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Utterly understandably, the most read article by far in LA Progressive last week was an oldie but goodie from late 2014, titled “Holding Police Officers Accountable.” Written by retired Los Angeles Police Department Sergeant Cheryl Dorsey, the article explores the case of a Buffalo, New York, police officer, Cariol Horne, who was fired—19 years on the job and just short of earning her retirement—for trying to stop a fellow officer from beating and choking a handcuffed detainee.

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The parallels to the murder of George Floyd in Minneapolis are obvious, where three junior officers have finally been charged with aiding and abetting the murder committed by 19-year veteran officer, Derek Chauvin. But unlike the feeble and ultimately ineffective attempts by those three, including one trainee who had been on the job only four days, Horne wrestled with the larger male officer to stop the attack. For her troubles, she was punched several times in her face, suffering a badly broken nose, and was then further manhandled—literally manhandled—by 10 other male officers who were on the scene. Horne was then repeatedly denied her pension.

Since her retirement, Cheryl Dorsey has emerged as a sharp critic of the standard white male-dominated policing structures and especially of wrongdoing committed by her own LAPD. Several years ago, during an interview on LA Progressive Live, I rather naively asked Cheryl why we were seeing so many more police attacks and killings on black men—and women—in South Los Angeles than I recall hearing about in years past. Cheryl, who had spent nearly her entire 20-year career as a street cop, much of it “South of the 10,” looked at me like I had just fallen off the turnip truck.

Off camera, she then assured me that nothing at all had changed with such attacks. “Police have been beating, killing, and, yes, raping black people in South LA forever,” she told me. “Only now everybody has a camera in their pocket and can share videos on the internet.”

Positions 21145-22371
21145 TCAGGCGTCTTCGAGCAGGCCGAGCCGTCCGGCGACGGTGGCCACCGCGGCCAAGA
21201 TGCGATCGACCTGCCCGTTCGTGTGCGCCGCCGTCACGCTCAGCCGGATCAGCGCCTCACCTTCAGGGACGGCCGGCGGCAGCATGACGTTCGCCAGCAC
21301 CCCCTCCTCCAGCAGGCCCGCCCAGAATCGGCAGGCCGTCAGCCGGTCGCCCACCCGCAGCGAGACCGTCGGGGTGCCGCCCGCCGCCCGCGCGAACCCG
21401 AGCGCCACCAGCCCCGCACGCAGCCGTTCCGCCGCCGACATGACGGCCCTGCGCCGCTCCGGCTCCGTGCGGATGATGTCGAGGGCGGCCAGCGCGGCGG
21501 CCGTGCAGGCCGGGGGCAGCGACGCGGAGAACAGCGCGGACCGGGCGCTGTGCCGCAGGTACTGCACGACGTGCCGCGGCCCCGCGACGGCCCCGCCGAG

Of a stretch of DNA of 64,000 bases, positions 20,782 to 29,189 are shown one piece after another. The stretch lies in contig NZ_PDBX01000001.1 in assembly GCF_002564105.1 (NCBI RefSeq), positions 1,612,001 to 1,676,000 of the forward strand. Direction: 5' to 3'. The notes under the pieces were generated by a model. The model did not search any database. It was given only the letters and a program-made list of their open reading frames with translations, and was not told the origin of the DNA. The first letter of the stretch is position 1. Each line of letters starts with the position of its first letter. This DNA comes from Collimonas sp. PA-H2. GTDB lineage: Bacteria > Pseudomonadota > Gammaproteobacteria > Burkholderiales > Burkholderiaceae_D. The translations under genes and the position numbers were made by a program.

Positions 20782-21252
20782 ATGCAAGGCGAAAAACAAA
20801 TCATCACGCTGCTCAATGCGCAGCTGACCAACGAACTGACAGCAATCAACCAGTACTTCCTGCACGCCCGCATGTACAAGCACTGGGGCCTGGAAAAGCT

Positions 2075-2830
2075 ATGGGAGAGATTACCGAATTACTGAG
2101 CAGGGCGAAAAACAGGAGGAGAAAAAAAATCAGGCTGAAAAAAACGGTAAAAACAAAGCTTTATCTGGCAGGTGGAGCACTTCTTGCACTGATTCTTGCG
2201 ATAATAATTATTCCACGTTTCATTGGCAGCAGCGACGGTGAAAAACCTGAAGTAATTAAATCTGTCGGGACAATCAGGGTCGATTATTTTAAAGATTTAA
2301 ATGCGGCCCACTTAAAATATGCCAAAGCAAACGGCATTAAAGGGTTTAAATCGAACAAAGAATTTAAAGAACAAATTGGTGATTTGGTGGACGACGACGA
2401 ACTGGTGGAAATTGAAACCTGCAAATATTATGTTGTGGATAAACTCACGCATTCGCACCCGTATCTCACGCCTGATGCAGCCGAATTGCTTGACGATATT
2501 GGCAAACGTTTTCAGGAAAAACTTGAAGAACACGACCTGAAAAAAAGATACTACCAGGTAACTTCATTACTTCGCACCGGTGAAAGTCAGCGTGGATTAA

Indeed, had not a brave 17-year-old Darnella Frazier stood her ground and filmed the 10-minute-long tragic scene with Chauvin kneeling on Floyd’s neck, this latest assault might have been just another outrage, the talk of the black community, not even on the radar of the white community, possibly subject to a newspaper article or two, fodder for a lightly covered street protest, and then filed away like so many police killings of black and brown people before it.

Because that video went viral, the world has literally been stood on its head with now 10 days of massive protests in cities and towns around the world

Instead, because that video went viral, the world has literally been stood on its head with now 10 days of massive protests in cities and towns around the world—displays of popular protest so large and loud that mayors and city council members and governors and police chiefs are being forced to discuss substantive changes to their police departments, police budgets, and how communities of color are policed. LA Mayor Erik Garcetti is talking about taking money out of the LAPD budget and putting it into community services. People in suits are talking about defunding police departments. Corporate media is entertaining arguments about dismantling departments. The lip service, at least, is getting pretty dramatic.

But as Judith Lewis Mernit discussed this week in “Minneapolis Confidential: It’s Not Just the Cop, It’s the Culture,” the problem is deep-seated and cultural. In her interview and subsequent articles and books, Dorsey talks of how LAPD officers are trained and expected to behave differently with people they encounter “south of the Santa Monica Freeway”—that is, black and brown Los Angeles—than they would with people in Westwood or Eagle Rock and other points west and white.